*As a fire-breathing right-winger, he was Franky Schaeffer. As a fire-breathing left-winger, he was Frank Schaeffer. Can we expect a further diminution of his Christian name now that he’s a irenic progressive? Perhaps Fran Schaeffer? (I assume he’s leaving Fra Schaeffer for the day he joins the Trappists . . .)

Razing the Temple of Atheism before It’s Built

Atheist Alain de Botton wants to build a Temple of Atheism in London:

The philosopher and writer Alain de Botton is proposing to build a 46-metre (151ft) tower to celebrate a “new atheism” as an antidote to what he describes as Professor Richard Dawkins’s “aggressive” and “destructive” approach to non-belief.

Rather than attack religion, De Botton said he wants to borrow the idea of awe-inspiring buildings that give people a better sense of perspective on life.

“Normally a temple is to Jesus, Mary or Buddha, but you can build a temple to anything that’s positive and good,” he said. “That could mean a temple to love, friendship, calm or perspective. Because of Richard Dawkins and Christopher Hitchens atheism has become known as a destructive force. But there are lots of people who don’t believe but aren’t aggressive towards religions.”

But the aforementioned meanie Richard Dawkins is playing spoilsport:

“Atheists don’t need temples,” the author of The God Delusion said. “I think there are better things to spend this kind of money on. If you are going to spend money on atheism you could improve secular education and build non-religious schools which teach rational, sceptical critical thinking.”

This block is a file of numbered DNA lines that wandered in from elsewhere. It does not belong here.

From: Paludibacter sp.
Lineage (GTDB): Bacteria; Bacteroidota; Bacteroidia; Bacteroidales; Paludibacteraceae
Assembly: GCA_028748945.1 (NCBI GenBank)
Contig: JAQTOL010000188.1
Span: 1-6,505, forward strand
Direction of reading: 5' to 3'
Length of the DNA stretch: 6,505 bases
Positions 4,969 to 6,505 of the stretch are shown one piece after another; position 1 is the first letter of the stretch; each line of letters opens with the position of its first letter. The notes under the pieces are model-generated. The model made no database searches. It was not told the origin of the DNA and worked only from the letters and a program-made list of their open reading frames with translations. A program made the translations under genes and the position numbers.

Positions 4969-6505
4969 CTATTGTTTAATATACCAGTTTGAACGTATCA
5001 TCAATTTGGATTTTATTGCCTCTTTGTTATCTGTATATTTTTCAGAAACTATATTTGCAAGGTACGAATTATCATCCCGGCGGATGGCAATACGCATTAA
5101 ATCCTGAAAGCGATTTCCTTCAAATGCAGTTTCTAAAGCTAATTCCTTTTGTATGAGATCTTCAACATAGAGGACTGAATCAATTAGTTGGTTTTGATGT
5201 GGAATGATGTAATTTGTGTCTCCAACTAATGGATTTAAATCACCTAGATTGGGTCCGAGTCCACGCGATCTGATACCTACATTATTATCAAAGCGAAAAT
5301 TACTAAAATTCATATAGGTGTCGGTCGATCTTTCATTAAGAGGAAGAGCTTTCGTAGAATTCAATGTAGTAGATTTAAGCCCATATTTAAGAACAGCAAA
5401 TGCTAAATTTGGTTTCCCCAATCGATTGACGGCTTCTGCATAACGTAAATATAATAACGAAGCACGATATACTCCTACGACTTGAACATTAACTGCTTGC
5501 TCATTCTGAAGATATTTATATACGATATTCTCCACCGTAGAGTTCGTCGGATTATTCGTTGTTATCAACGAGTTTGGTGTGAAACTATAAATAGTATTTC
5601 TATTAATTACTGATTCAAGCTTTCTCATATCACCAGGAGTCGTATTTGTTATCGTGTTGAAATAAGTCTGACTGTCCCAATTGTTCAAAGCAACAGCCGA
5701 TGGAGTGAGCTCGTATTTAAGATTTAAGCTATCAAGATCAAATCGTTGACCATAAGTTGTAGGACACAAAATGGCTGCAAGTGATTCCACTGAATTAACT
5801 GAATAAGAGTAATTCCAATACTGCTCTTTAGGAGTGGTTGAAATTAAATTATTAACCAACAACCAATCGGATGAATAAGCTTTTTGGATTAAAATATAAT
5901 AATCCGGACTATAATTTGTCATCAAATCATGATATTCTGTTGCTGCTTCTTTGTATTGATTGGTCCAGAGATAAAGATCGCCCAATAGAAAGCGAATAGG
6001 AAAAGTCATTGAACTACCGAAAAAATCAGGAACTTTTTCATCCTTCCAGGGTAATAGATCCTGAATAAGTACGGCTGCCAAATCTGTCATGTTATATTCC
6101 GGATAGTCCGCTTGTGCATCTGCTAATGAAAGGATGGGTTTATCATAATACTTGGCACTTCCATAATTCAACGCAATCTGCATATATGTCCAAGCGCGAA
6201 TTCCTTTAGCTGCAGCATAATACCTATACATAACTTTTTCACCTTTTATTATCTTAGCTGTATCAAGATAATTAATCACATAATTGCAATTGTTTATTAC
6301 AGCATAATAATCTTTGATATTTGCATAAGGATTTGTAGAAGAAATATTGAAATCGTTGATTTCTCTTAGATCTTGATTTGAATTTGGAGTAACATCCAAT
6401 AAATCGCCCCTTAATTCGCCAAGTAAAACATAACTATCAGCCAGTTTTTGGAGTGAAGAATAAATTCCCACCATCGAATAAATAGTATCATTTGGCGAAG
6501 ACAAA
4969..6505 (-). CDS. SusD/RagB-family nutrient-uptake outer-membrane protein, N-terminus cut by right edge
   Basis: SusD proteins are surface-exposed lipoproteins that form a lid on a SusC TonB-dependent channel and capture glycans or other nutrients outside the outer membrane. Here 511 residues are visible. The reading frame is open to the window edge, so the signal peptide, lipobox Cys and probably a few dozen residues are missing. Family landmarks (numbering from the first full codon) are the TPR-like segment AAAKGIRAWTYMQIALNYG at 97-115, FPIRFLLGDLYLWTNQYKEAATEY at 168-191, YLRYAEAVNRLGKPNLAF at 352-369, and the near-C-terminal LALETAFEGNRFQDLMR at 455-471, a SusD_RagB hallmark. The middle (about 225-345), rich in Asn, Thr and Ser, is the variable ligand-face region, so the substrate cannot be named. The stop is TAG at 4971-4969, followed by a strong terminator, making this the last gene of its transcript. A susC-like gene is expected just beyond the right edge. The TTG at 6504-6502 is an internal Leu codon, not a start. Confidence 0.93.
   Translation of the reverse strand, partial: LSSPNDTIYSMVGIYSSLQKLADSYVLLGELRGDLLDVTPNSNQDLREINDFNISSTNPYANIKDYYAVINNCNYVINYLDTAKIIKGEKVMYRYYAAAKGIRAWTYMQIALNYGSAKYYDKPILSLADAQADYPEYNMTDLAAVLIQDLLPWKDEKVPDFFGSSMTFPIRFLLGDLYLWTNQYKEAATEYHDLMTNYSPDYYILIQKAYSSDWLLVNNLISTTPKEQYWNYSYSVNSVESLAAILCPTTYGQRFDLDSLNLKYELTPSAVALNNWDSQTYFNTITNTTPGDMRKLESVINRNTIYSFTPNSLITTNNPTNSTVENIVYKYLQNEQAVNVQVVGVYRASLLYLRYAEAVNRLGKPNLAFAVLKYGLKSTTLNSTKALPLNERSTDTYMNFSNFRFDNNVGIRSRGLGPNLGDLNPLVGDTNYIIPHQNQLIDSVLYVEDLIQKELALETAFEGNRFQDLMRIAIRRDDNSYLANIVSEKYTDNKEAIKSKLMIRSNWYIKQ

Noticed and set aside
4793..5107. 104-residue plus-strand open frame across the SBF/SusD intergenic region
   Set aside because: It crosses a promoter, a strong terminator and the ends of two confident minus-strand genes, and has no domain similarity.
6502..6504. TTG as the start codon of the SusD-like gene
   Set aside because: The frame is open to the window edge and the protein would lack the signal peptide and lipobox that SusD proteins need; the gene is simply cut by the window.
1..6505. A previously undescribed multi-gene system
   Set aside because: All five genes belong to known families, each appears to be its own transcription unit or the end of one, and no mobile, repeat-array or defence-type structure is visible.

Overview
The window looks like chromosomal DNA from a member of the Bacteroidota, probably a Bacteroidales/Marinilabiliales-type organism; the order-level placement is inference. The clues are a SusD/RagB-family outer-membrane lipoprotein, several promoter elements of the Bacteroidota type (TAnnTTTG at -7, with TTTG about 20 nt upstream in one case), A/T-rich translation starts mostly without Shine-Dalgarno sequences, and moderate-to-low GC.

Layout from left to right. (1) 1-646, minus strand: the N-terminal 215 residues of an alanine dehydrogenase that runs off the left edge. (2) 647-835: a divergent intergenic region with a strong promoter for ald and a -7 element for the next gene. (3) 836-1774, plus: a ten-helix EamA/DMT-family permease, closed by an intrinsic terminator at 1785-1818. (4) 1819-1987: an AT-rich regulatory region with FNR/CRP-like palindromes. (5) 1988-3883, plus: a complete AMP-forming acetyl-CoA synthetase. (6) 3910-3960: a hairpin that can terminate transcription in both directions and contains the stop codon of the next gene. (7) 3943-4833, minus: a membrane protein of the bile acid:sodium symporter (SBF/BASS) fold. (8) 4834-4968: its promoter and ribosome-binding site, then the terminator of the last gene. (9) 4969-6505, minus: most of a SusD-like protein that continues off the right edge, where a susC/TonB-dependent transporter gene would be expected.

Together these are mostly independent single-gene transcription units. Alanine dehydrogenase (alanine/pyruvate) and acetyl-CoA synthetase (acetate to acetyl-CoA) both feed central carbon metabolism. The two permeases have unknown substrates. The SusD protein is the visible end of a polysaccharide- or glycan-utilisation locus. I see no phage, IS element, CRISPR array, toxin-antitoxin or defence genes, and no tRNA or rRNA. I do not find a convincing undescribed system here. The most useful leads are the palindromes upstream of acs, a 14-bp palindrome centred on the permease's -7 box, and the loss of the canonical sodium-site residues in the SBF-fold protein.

Oh, poo. I say it should be built. Think of all the fun stuff that would be constituent elements of such an unholy space: the Altar of Eugenics, the Statue of the Goddess Reason, instructions on how to celebrate the Feast of Brutus, organized pilgrimages to The 104th, the Enver Hoxha Library of Burned Books, and Mao Zedong “Great Leap Forward” sack races for the kids!

It would be made entirely of smoked glass, with no foundation or floor plan. Negotiating the space would be an act of sheer will and chance, and only the smartest and strongest will make it through the entire structure, although even they will be left with a nagging feeling that it was all ultimately futile and for no good purpose.

A waste of money? I think not. Before something can be wasted, it must have some endogenous purpose, no?

Teacher Penalizes Student for Saying ‘Bless You’ at Sneeze. I Have a Phrase for the Teacher, and It Definitely Includes ‘You.’

Once upon a time it was considered rude not to say such a thing. Welcome to the 21st century. Won’t you come on in?

A health teacher in Vacaville knocked 25 points from one student’s grade for saying “bless you” when another student sneezed in class.

The teacher said his policy has nothing to do with religion – he just doesn’t want class time to be disrupted.

“When you sneeze in the old days, they thought you were dispelling evil spirits out of your body. So they were saying, ‘God bless you’ for getting rid of evil spirits.’ But today, I said what you’re doing doesn’t really make any sense anymore,” said teacher Steve Cuckovich.

He doesn’t want class time disrupted. OK — was there an absolute “No Talking” policy in force that cost other students 25 points for violating? Perhaps someone made the mistake of saying “Thank you” after a borrowed pen was returned?

I don’t think the parents are buying it, and they pushed back, saying that Mr. Cuckovich didn’t have a right to impose his beliefs, or lack thereof, on others.

(Please note: there are many explanations for why we say “Bless you” or “Gesundheit” after a sneeze, including the wish for “health” when the sneeze is seen as a forerunner of illness.)

This is being played as one of those oddball man-bites-dog stories now. But the time is coming when to say such a thing as “Bless you” will be deemed a form of proselytizing, of attempting to foist one’s “superstitions” upon someone else, and other penalties will follow.